From the hospital theater in the first stanza, Eliot broadens his examination to the sickness of all mankind, “Adam’s curse,” in the second, presenting an imaginary sketch of the order of salvation. Recognizing our sickness is our “health” although really seeing our desperate “condition” only makes us “worse.” By the third stanza, the natural desire to deny our sickness presents itself, as it so often does, but Eliot will have none of it. He likens our world to another hospital, “Endowed by the ruined millionaire,” a reference to Adam or Satan, whose ways, if we accept them, will lead only to death. Our single hope is the contrary path, the death to self, or as Eliot puts it in the fourth stanza: “If to be warmed, then I freeze / And quake in frigid purgatorial fires.”
The fifth stanza largely speaks for itself, and I offer it in full: “The dripping blood our only drink, / The bloody flesh our only food: / In spite of which we like to think / That we are sound, substantial flesh and blood— / Again, in spite of that, we call this Friday Good.” The lines are a summing up of the entire hymn. In spite of our illness and of the Surgeon’s bloody, broken body, we try to tell ourselves that we don’t really need His attention. But, in spite of that falsely comforting thought, we return to Him, and “call this Friday,” the day He bled for us, “good.”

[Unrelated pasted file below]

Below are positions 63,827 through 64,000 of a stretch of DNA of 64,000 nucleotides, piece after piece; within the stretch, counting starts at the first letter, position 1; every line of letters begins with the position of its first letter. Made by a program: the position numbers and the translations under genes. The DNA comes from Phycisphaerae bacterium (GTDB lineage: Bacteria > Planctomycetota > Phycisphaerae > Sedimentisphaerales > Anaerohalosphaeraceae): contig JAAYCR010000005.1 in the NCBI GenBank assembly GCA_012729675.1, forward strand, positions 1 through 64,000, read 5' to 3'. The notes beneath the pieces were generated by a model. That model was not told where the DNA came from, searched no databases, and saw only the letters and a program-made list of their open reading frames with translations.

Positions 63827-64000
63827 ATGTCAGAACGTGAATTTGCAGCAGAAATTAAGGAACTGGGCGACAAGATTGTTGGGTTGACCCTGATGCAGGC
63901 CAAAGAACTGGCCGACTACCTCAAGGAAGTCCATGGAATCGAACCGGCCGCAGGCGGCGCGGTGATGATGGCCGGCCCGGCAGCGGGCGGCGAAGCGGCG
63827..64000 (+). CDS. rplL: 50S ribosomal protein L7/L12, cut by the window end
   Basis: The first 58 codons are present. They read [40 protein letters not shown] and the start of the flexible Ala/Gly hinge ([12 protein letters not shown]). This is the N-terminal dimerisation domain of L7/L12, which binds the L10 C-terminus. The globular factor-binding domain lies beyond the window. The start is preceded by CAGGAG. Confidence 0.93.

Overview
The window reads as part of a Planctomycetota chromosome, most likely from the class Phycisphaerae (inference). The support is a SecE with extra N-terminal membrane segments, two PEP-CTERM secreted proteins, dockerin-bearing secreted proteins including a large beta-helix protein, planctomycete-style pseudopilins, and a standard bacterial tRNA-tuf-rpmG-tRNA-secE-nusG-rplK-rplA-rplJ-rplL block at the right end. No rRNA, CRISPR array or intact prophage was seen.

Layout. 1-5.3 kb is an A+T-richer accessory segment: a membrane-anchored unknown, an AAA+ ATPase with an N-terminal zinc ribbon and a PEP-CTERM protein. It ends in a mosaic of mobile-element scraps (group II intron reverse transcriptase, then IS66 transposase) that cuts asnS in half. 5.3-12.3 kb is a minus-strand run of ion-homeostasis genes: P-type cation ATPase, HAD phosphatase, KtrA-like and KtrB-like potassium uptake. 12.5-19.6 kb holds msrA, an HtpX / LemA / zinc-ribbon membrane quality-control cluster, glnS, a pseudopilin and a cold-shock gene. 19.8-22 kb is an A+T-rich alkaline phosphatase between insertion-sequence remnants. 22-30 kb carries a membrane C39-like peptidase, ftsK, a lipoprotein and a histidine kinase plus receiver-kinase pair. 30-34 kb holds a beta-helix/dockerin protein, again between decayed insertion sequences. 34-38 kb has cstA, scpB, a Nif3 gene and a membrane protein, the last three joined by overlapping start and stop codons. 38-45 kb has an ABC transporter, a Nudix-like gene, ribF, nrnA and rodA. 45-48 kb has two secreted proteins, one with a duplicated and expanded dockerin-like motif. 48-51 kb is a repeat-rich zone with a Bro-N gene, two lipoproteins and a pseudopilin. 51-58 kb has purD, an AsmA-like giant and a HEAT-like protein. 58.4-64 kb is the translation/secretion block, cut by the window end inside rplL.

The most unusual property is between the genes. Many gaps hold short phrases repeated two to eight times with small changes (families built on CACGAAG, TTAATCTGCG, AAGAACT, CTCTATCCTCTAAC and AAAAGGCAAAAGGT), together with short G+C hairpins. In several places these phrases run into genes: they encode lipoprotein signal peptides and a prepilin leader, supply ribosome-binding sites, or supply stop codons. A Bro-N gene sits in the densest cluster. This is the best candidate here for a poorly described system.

The hymn from “Little Gidding” is much shorter but no less impressive. It begins: “The dove descending breaks the air / With flame of incandescent terror.” The Pentecostal imagery strikes an almost frightening chord—and no wonder: Eliot was an air-raid warden during the Blitz and used the most incongruous of things, a bomber falling in ruin, to recall what believers know by faith, the new life of the Holy Spirit. The connection certainly may disturb the reader, and it’s meant to. Those familiar with Scripture will recollect that rejecting the Holy Spirit is the one unforgiveable sin. And, like Dante, Eliot won’t dare deny the truth: “The only hope, or else despair / Lies in the choice of pyre of pyre— / To be redeemed from fire by fire.”
The second and final stanza is worth presenting here if only to alleviate the necessary but harsh reality Eliot describes in stanza one:
Who then devised the torment? Love.
Love is the unfamiliar Name
Behind the hands that wove
The intolerable shirt of flame
Which human power cannot remove.
We only live, only suspire
Consumed by either fire or fire.
The Love that will have nothing less than all of us, body and soul, will burn, and when the surrender is complete, it must do so. But, like the “wounded surgeon,” at no time is the Spirit any less than Love for the severity of the trial.
I began by referring to a very common experience that I know as my own and, I will add, my students’: the difficulty of understanding T. S. Eliot. But in these two hymn, readers will meet a poet who, though he may not be exactly easy, presents images of beauty and, in his own words, “terror” that are the very stuff of the Christian walk that Eliot himself began in 1927. From that point own, in spite of the sad state of Western civilization that he knew all too well, he was not walking through a wasteland. It’s a journey we too may take during this season of Lent and Easter through Eliot’s poetry, in fear and trembling, to be sure, but also in hope.